St Peter’s Pupil Premium Grant Expenditure
St Peter’s is a large primary school with approximately 630 pupils currently attending. The number of children entitled to pupil premium in school is relatively low and is well below the national average at around 10%. There are some fluctuations in year groups but most cohorts only have between 4 and 6 children who receive PP funding.
We are an inclusive and caring church school with strong Christian ethos. We have high aspirations for all our children, and staff, in and believe that excellence is standard for all members of the school community. We strongly believe that every child needs to experience success in their school career and that this can take many forms. We are determined to ensure that this is true for all our pupils and are using our pupil premium funding to ensure this happens for this group of children.
Recent Initiatives and Improvements:
We always work as a team to ensure we are providing rich, varied and strong learning experiences for our children. Recent initiatives and improvements at St Peter’s are:
- We are a Teaching School
- We have been designated on of the 34 English Hubs by the DfE
- Our headteacher is an NLE and six of our teachers are SLEs
- Successful OFSTED Inspection (2019) with a ‘good’ grading
- Successful SIAMs inspection (2020) with excellent’ judgement
- Increased attainment across school including 91% pass rate for phonics check in Y1, increased KS1 and KS2 attainment and good progress across KS2.
- A wide range of extra curricular clubs on offer – on average 15 – 18 per week with over 300 children attending weekly
- Phase Leader leadership system with weekly time out of class to develop expert teaching in all classrooms
- Extensive CPD for all our staff including Expert Teaching Programme (our in-house lesson study based CPD), AfL (Dylan William conference here at St Peter’s in 2019), questioning training for all support staff, pedagogy and individual challenge plans for all teaching staff and Pivotal Education behaviour training September 2019.
- A strong whole school pedagogy - Excellence as Standard
- Discrete vocabulary lessons to reduce the vocabulary gap
- Collaboration with other schools and organisations including Boolean Maths Hub, other LSP schools, Voice 21, Lexonic and the National Literacy Trust.
However, we are not complacent and we are relentless in our drive for continual improvement. Our Headteacher is an NLE and we welcome critique from other organisations seeking to improve our provision. This challenge allows us to continually develop our school and improve our standards further.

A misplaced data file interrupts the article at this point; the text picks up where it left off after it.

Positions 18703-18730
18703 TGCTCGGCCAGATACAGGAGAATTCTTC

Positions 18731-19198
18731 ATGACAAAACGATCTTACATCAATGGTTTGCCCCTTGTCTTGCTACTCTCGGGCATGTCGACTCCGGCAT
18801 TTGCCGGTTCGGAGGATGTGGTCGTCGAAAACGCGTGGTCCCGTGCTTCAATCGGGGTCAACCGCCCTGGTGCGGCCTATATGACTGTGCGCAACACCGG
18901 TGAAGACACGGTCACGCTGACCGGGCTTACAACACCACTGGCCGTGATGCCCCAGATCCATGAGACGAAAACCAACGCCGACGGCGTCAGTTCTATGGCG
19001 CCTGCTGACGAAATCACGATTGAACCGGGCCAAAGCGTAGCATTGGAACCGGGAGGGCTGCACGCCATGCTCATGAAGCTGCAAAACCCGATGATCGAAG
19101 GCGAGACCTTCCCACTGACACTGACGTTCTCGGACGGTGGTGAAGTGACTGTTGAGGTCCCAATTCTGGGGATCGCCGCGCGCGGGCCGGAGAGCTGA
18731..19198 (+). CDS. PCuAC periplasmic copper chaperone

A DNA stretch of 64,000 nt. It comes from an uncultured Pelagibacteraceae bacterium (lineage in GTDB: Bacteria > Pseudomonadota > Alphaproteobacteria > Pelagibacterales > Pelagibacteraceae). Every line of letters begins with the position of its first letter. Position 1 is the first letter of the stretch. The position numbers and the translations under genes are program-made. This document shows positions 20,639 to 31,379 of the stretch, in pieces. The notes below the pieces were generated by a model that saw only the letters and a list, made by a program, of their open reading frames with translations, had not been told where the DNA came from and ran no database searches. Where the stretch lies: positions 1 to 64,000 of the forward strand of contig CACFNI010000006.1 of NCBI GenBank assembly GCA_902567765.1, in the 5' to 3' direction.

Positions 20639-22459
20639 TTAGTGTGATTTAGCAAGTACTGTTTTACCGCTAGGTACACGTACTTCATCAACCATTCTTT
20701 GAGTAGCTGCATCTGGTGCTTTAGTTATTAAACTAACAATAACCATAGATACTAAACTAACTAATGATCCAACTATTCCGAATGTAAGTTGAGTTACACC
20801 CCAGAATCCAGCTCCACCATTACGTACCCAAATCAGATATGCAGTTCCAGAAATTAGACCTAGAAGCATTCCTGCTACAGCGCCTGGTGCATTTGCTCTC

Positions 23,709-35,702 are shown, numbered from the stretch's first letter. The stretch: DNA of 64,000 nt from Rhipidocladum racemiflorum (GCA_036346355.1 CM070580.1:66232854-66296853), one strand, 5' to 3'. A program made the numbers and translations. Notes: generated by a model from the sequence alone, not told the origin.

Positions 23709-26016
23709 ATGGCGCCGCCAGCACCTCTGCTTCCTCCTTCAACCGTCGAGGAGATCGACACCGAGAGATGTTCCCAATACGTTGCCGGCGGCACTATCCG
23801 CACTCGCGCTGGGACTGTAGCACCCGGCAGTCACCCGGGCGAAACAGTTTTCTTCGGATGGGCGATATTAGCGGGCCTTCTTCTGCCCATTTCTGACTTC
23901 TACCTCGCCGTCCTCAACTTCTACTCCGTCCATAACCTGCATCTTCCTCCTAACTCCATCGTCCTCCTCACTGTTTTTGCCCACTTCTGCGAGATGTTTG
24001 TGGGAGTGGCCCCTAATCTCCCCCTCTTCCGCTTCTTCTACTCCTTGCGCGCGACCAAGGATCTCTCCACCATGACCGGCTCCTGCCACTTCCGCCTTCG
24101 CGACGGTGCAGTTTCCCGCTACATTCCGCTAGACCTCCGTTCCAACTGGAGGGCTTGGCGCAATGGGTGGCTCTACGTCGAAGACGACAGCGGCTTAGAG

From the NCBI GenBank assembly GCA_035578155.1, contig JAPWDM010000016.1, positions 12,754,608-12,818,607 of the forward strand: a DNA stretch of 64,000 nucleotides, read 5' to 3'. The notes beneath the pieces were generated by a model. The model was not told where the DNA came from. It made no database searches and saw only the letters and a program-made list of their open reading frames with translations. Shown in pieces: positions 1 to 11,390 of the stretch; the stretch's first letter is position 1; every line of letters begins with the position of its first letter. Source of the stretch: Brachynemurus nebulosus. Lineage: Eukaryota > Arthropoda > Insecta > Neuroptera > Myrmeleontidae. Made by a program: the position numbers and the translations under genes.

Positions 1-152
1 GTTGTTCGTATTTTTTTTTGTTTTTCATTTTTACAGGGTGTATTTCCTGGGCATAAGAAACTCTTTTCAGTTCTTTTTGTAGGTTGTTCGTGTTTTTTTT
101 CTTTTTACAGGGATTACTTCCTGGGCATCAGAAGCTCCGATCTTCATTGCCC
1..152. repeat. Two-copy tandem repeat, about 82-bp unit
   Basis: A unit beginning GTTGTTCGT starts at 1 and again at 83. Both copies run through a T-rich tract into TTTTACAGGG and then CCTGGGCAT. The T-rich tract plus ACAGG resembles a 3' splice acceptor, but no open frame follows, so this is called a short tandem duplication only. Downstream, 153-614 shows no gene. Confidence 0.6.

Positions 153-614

Objectives of the Pupil Premium Funding
When making decisions about how to spend the pupil premium we take into account our school context and the challenges faced. Common barriers for our PP children can be weaker language and communication skills, specific gaps in learning, lack of confidence, less support from home, or less resources to engage in a range of activities or opportunities. There can be complex family situations that may prevent children from flourishing. The challenges are varied and our use of the PP funding meets these varied needs.
We look to support children through three strands:
- Identifying learning gaps to increase academic attainment and progress
- Behavioural and emotional support
- Increasing engagement in school life for pupils and families
Our key objective in using the PP is to narrow the gap between pupil groups. PP is not a personal pot allocated to each child – we use it across the school to support the needs of all of our eligible children. This means they receive the support needed at different points of their educational career. As a school we show that we enable our children to make good progress but, reflecting a national trend, our attainment and progress levels for FSM and PP children tend to be lower than their peers (although attainment of our PP children is significantly higher than that nationally). Through targeted interventions and initiatives we are working to eliminate barriers to learning and progress. For children with lower attainment, we aim to ensure that they make accelerated progress in order to meet age related expectations or above as they move though the school.
By looking at recent education research we have identified the following areas in which to improve the attainment of our vulnerable learners:
- Importance of quality first teaching (Sutton Trust, John Hattie, Viviane Robertson)
- Use of pre-teaching (Pakeman Primary School, Education Endowment Fund, John Hattie)
- AfL and outstanding formative assessment (Education Endowment Fund, Dylan William, John Hattie)
- Increased child and parental engagement (NATCEN ‘Value of After School Clubs’ Report 2016)
- Structured, precise, time limited interventions